With swirling the wine releases dried strawberry and rose nuances and hints of cedary spice. Its silky textures soothe, contrasted by tart red and black wild berries, savory herbs and brisk, almost-salty acids. Structured, concentrated and sapid, there’s simply so much going on here, yet all the while this remains wonderfully harmonious.
Rosso di Montalcino is a DOC than encompasses the exact same area as the Brunello di Montalcino DOCG, the difference being that Rosso de Montalcinos require only one year of aging. Located in south central Tuscany below Chianti, the wines of Montalcino, both the DOC and the DOCG, are made of a Sangiovese clone called “brunello,” which means “little dark one,” a reference to the brown tones in the skin of the grape. Unlike some Tuscan appellations that allow other grapes to be blended with Sangiovese, appellation status Montalcinos are entirely Sangiovese. Montalcino itself is a picturesque, hill-top town not especially well known for wine production until the mid-19th century, when a local vineyard owner isolated the brunello clone and planted it. Other growers followed suit. Nevertheless it wasn’t until 1970s that wine enthusiasts started paying attention to Brunello di Montalcino, which by then was becoming an outstanding wine. Today there are 120 estates in the DOCG, up from about 25 estates in 1975.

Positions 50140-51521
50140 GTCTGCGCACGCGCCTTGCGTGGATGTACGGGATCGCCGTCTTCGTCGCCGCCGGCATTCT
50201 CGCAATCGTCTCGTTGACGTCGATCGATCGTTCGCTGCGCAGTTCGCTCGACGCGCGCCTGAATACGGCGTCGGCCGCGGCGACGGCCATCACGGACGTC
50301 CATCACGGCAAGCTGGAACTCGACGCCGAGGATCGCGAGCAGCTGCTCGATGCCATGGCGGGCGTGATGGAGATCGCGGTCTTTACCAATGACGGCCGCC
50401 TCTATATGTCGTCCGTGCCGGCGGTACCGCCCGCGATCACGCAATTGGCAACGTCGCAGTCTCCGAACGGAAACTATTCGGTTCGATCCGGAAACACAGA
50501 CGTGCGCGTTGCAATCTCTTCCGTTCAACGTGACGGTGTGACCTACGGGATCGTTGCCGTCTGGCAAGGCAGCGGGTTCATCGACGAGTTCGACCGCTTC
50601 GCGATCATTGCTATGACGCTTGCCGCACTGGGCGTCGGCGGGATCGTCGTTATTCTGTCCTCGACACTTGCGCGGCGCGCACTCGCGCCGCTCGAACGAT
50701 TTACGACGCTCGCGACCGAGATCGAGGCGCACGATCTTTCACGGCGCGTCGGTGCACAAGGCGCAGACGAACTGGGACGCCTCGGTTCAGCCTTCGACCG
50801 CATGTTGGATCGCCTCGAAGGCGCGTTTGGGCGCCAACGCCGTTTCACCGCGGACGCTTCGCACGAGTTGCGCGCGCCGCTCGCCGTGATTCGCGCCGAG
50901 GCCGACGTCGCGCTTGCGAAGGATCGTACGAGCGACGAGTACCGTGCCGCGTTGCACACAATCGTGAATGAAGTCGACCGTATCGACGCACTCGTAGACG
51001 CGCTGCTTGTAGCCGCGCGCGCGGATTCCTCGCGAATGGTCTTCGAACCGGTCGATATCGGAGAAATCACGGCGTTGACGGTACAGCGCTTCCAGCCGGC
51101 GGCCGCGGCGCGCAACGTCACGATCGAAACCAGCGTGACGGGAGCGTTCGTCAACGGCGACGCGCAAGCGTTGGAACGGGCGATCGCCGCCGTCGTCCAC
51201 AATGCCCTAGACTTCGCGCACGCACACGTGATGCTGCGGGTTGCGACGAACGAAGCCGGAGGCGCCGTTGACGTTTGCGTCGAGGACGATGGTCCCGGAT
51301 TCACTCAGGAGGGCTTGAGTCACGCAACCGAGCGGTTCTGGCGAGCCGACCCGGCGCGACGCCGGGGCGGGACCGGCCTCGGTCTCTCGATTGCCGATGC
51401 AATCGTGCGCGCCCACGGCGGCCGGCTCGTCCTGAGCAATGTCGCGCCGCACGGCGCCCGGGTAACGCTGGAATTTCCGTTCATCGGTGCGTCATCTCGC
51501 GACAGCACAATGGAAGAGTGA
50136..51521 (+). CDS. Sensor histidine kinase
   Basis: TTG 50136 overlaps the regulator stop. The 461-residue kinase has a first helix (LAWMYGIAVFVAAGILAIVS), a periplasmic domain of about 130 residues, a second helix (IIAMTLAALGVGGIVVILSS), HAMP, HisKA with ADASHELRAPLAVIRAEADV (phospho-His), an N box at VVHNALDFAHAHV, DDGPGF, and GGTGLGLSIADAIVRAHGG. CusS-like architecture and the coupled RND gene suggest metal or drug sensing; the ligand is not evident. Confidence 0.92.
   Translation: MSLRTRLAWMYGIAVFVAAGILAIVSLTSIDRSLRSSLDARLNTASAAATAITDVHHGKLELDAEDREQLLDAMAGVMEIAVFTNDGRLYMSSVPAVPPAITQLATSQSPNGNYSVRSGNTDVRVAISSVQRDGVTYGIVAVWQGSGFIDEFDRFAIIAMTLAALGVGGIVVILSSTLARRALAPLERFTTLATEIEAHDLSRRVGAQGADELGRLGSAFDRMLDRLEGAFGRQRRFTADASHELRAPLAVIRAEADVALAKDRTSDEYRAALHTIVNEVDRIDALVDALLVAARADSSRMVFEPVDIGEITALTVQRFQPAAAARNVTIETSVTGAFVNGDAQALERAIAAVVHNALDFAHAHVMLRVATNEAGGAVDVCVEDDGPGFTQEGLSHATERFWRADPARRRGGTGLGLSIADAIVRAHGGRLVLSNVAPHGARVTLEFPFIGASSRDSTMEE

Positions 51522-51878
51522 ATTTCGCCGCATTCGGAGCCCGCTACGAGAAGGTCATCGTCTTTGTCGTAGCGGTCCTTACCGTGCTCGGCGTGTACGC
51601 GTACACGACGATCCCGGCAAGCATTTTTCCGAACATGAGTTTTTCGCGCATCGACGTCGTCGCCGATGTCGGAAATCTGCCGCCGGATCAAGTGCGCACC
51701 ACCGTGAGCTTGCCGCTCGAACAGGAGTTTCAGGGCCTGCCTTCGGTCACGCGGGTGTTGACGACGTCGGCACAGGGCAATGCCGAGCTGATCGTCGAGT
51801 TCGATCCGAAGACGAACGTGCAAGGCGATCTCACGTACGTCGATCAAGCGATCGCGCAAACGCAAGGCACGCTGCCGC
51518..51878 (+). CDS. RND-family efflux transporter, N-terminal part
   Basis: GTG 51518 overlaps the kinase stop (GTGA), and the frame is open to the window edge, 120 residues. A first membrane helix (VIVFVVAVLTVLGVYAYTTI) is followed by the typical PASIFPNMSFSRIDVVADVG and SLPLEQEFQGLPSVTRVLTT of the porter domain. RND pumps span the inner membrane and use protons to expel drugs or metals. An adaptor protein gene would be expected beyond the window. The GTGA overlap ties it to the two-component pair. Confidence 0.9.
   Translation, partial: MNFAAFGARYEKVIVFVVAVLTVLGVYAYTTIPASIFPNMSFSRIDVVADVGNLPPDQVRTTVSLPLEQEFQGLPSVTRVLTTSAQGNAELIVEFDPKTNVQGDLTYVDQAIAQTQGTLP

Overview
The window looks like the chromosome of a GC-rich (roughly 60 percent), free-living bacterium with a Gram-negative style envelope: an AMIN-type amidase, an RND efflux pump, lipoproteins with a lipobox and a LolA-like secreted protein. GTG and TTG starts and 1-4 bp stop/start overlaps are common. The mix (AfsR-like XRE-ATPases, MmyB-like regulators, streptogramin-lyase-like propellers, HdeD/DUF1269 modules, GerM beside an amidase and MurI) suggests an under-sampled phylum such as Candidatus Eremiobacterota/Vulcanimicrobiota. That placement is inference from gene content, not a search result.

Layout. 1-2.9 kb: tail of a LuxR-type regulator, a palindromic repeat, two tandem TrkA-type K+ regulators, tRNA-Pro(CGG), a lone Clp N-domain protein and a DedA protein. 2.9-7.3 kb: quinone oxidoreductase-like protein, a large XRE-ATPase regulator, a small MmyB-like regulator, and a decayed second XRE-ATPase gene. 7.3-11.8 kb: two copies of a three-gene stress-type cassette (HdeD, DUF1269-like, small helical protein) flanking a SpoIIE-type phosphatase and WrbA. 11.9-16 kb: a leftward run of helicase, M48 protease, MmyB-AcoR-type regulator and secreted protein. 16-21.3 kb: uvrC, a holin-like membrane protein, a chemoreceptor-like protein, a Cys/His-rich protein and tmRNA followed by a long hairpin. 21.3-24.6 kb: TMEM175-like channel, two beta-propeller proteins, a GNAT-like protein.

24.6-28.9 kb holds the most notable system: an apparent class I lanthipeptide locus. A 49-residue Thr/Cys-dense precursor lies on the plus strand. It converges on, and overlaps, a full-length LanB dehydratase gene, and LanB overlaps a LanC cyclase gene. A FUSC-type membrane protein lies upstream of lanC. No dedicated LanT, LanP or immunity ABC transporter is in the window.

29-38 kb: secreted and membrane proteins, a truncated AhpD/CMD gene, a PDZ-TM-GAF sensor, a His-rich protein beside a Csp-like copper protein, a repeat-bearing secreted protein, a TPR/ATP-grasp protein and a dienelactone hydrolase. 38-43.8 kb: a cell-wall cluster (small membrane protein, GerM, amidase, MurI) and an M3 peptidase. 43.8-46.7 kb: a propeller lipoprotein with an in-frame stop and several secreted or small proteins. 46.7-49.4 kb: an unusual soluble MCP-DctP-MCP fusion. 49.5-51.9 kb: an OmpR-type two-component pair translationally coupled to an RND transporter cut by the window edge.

This red grape is largely grown in central Italy. As the sole component or in a blend, it gives us Chianti, Brunello di Montalcino, Vino Nobile di Montepulciano, Morellino and Super Tuscans, among other favorites wines. The name is derived from the Latin for “blood of Jove.”